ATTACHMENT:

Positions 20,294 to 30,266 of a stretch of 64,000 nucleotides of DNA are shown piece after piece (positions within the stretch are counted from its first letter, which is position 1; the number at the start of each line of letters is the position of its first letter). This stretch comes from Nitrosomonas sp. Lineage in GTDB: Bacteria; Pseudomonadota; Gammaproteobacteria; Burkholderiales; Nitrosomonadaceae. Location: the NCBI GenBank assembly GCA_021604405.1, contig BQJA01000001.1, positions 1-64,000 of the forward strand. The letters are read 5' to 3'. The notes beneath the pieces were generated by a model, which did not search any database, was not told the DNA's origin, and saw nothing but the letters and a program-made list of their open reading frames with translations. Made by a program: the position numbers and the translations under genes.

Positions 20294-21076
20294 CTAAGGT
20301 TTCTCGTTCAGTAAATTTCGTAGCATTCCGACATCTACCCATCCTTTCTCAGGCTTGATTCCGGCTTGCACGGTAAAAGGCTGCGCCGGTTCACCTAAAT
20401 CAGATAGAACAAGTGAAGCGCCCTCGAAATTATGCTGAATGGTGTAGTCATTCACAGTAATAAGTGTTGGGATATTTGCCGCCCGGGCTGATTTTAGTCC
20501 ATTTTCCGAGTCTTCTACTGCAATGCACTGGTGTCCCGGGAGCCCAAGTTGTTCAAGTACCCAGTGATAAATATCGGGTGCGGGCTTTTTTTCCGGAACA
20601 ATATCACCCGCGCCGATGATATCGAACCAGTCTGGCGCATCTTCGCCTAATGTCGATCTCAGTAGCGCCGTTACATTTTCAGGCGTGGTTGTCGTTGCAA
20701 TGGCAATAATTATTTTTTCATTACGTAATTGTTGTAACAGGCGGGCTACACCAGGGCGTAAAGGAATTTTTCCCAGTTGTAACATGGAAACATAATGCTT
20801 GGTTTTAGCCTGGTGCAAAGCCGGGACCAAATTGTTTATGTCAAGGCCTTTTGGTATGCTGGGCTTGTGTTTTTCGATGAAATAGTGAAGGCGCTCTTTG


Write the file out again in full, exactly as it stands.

Positions 20,294 to 30,266 of a stretch of 64,000 nucleotides of DNA are shown piece after piece (positions within the stretch are counted from its first letter, which is position 1; the number at the start of each line of letters is the position of its first letter). This stretch comes from Nitrosomonas sp. Lineage in GTDB: Bacteria; Pseudomonadota; Gammaproteobacteria; Burkholderiales; Nitrosomonadaceae. Location: the NCBI GenBank assembly GCA_021604405.1, contig BQJA01000001.1, positions 1-64,000 of the forward strand. The letters are read 5' to 3'. The notes beneath the pieces were generated by a model, which did not search any database, was not told the DNA's origin, and saw nothing but the letters and a program-made list of their open reading frames with translations. Made by a program: the position numbers and the translations under genes.

Positions 20294-21076
20294 CTAAGGT
20301 TTCTCGTTCAGTAAATTTCGTAGCATTCCGACATCTACCCATCCTTTCTCAGGCTTGATTCCGGCTTGCACGGTAAAAGGCTGCGCCGGTTCACCTAAAT
20401 CAGATAGAACAAGTGAAGCGCCCTCGAAATTATGCTGAATGGTGTAGTCATTCACAGTAATAAGTGTTGGGATATTTGCCGCCCGGGCTGATTTTAGTCC
20501 ATTTTCCGAGTCTTCTACTGCAATGCACTGGTGTCCCGGGAGCCCAAGTTGTTCAAGTACCCAGTGATAAATATCGGGTGCGGGCTTTTTTTCCGGAACA
20601 ATATCACCCGCGCCGATGATATCGAACCAGTCTGGCGCATCTTCGCCTAATGTCGATCTCAGTAGCGCCGTTACATTTTCAGGCGTGGTTGTCGTTGCAA
20701 TGGCAATAATTATTTTTTCATTACGTAATTGTTGTAACAGGCGGGCTACACCAGGGCGTAAAGGAATTTTTCCCAGTTGTAACATGGAAACATAATGCTT
20801 GGTTTTAGCCTGGTGCAAAGCCGGGACCAAATTGTTTATGTCAAGGCCTTTTGGTATGCTGGGCTTGTGTTTTTCGATGAAATAGTGAAGGCGCTCTTTG